skip to content

Darwin Correspondence Project

To Elizabeth Drysdale   [22 or 29 October 1859]1

Wells Terrace | Ilkley Otley | Yorkshire


My dear Lady Drysdale

I am extremely much obliged for your kindness about the Hornet’s combs.2 Will you be so good as to send them packed in a little Box with cotton-wool (in 3 or 4 weeks’ time) per Railway addressed as follows—

C. Darwin

care of G. Snow

Nag’s Head



I staid in the establishment for a fortnight and then took a House and all my family are here.4 We shall stay for 4 or 5 weeks more, so that I may give the treatment a fair trial. Please tell Dr Lane5 that it has done me much good, though I was unfortunate in spraining my ancle,6 which has been followed by a violent [at least one page missing]

[Moor] Park7 would spoil one for almost any place. We thank you very truly for your kind invitation; but our plans are necessarily at present very uncertain depending on how long we stay here.—8

I heartily wish I could hear of Dr. Lane being fixed to his satisfaction.9 It is wonderful how these northern Establishments seem to answer.—

My wife begs to send her very kind remembrances to yourself & all your party, & pray believe me | Dear Lady Drysda⁠⟨⁠le⁠⟩⁠ | Yours sincerely obliged | Ch. Darwin

I began by accident this with one sheet slipped into another.—10


The date is established by the dates the Darwins were in Ilkley and the reference to four or five weeks’ stay. CD left for Ilkey, in Yorkshire, where he was planning to visit the hydropathic establishment, on 2 October 1859, and left there for London on 9 December (Correspondence vol. 7, Appendix II). In his letter to J. D. Hooker, 15 October [1859] (Correspondence vol. 7), CD wrote that his family were arriving on Monday, which would have been 17 October, and staying for three or four weeks. Emma left with Henrietta and Elizabeth on 24 November (Emma Darwin’s diary (DAR 242)). In mid-October CD himself seems to have been planning to leave before December (Correspondence vol. 7, letter to John Murray, 15 October [1859]). CD’s reference to staying for four or five weeks more thus suggests that the letter was written before November. There were two Saturdays in October after Emma’s arrival: 22 and 29 October.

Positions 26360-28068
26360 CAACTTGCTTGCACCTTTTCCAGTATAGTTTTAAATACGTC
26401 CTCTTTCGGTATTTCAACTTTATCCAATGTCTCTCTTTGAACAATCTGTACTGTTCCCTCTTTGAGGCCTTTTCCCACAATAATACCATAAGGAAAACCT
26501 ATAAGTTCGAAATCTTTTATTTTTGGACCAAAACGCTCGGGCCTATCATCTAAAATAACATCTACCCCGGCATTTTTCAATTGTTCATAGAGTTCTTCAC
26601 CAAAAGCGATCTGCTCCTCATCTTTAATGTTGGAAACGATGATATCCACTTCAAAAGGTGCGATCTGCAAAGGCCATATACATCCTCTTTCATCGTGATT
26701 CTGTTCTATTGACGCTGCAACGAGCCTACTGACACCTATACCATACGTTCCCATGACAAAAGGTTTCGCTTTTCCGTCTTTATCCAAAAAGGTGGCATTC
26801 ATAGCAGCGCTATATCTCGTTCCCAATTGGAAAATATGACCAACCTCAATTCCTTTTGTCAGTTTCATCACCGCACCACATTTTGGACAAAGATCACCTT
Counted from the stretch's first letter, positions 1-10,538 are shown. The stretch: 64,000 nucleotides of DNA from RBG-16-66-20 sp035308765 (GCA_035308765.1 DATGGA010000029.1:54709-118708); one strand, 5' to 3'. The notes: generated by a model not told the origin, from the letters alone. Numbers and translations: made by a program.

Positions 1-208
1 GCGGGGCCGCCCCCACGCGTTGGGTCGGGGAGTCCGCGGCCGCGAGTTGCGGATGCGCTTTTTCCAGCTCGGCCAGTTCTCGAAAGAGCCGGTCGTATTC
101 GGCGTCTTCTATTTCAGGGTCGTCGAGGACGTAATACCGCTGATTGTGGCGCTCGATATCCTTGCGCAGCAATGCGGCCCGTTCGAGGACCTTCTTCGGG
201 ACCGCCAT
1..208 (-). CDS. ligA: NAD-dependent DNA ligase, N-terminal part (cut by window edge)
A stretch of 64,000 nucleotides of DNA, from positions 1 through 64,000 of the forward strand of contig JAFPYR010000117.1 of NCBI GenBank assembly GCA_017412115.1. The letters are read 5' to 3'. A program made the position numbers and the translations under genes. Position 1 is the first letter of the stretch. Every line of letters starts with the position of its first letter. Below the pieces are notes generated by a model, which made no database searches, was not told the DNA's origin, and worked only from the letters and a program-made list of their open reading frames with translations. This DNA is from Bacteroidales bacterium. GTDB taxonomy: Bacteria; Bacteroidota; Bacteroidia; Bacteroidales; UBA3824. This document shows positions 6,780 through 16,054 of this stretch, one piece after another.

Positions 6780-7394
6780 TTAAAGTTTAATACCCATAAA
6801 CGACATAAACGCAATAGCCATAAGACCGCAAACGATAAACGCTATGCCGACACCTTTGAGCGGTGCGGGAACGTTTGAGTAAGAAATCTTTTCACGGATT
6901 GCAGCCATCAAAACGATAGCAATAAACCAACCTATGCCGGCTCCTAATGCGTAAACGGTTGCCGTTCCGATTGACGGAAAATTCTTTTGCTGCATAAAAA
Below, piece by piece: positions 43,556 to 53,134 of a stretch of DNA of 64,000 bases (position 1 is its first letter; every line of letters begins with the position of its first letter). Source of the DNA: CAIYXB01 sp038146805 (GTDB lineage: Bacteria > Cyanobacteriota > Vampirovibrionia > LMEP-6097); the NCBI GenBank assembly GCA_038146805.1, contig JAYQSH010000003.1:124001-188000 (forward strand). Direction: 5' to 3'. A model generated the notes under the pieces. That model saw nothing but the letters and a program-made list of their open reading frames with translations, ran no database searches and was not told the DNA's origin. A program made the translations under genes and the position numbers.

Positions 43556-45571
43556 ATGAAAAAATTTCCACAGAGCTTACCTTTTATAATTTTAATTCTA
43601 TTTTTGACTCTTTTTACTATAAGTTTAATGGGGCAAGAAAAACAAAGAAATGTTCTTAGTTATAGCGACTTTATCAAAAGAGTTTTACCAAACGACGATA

CD had been interested in the cell-making instincts of bees and wasps since at least 1857, when he began a correspondence with George Robert Waterhouse on the subject (see Correspondence vols. 6 and 7). His notes on the subject are in DAR 48B, and are dated between 1858 and 1860; he discussed the cell-making instinct of the hive bee in Origin, pp. 224–35. Earlier in 1859, CD thanked John Stevens Henslow for specimens, including the comb of a hornet, and asked Henslow to send more fresh hornet combs next year (Correspondence vol. 7, letter to J. S. Henslow, 10 January [1859]).
George Snow of Down, Kent, operated a weekly carrier service between Down and London (Post Office directory of the six home counties 1859). The Nag’s Head Inn, 102 Borough High Street, Southwark, was his point of departure in London (Post Office London directory 1859, Correspondence vol. 7, letter to Richard Owen, 10 December [1859], n. 5).
CD initially stayed at Ilkley Wells House, a hydropathic establishment (see Metcalfe 1906, pp. 107–8, and Correspondence vol. 7, letter to W. D. Fox, [6 October 1859]). Emma and the children (Henrietta, Elizabeth, and Francis, and probably Leonard and Horace), arrived on 17 October (Emma Darwin’s diary (DAR 242); letter from Emma Darwin to William Erasmus Darwin, [24 or 31 October 1859], DAR 210.6: 50).
Edward Wickstead Lane was the son-in-law of Elizabeth Drysdale (Emma Darwin (1904), p. 184). See n. 7, below.
CD had sprained his ankle on 9 October 1859 (see Correspondence vol. 7, letter to W. E. Darwin, [14 October 1859]).
Moor Park, Surrey, was the hydropathic establishment owned by Lane at which the Darwins had became acquainted with Drysdale. They visited it in 1857 and 1858 (see Correspondence vols. 6 and 7), and CD had been there three times in 1859 (Correspondence vol. 7, Appendix II).
See n. 1, above. No letter from Drysdale containing this invitation has been found.
Lane was trying to acquire a new establishment. In 1860, he moved to a hydropathic establishment at Sudbrook Park, Richmond, Surrey (Metcalfe 1906, p. 57; see also Correspondence vol 8, letter to Charles Lyell, 25 [June 1860]).
Two pages of this four-page letter are blank on the verso.


Metcalfe, Richard. 1906. The rise and progress of hydropathy in England and Scotland. London: Simpkin, Marshall, Hamilton, Kent & Co.


Declines an invitation to visit [Moor] Park.

He hopes that Dr Lane is arranging things to his satisfaction.

Letter details

Letter no.
Charles Robert Darwin
Elizabeth Pew, Lady Drysdale/Elizabeth Copland, Lady Drysdale/Elizabeth Drysdale, Lady Drysdale
Source of text
John Wilson (dealer) (Catalogue 88); Clive Farahar & Sophie Dupré (dealers) (Catalogue 55); B & L Rootenberg (dealers) (May 1991)
Physical description
ALS 4pp

Please cite as

Darwin Correspondence Project, “Letter no. 2498A,” accessed on 22 July 2024,

Also published in The Correspondence of Charles Darwin, vol. 13 (Supplement)